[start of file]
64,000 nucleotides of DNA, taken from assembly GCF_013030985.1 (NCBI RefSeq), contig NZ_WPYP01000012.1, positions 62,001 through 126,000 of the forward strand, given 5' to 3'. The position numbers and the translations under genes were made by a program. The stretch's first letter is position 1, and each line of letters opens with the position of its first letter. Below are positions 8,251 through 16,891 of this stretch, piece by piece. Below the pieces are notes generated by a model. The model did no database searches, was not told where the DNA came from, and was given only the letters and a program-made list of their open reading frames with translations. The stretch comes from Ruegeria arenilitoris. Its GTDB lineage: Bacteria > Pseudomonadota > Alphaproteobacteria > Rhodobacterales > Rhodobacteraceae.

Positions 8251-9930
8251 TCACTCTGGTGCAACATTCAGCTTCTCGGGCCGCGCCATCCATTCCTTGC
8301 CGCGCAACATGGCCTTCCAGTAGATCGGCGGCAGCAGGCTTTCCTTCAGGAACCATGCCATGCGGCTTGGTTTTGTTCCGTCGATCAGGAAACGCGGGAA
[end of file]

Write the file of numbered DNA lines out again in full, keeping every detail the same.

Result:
64,000 nucleotides of DNA, taken from assembly GCF_013030985.1 (NCBI RefSeq), contig NZ_WPYP01000012.1, positions 62,001 through 126,000 of the forward strand, given 5' to 3'. The position numbers and the translations under genes were made by a program. The stretch's first letter is position 1, and each line of letters opens with the position of its first letter. Below are positions 8,251 through 16,891 of this stretch, piece by piece. Below the pieces are notes generated by a model. The model did no database searches, was not told where the DNA came from, and was given only the letters and a program-made list of their open reading frames with translations. The stretch comes from Ruegeria arenilitoris. Its GTDB lineage: Bacteria > Pseudomonadota > Alphaproteobacteria > Rhodobacterales > Rhodobacteraceae.

Positions 8251-9930
8251 TCACTCTGGTGCAACATTCAGCTTCTCGGGCCGCGCCATCCATTCCTTGC
8301 CGCGCAACATGGCCTTCCAGTAGATCGGCGGCAGCAGGCTTTCCTTCAGGAACCATGCCATGCGGCTTGGTTTTGTTCCGTCGATCAGGAAACGCGGGAA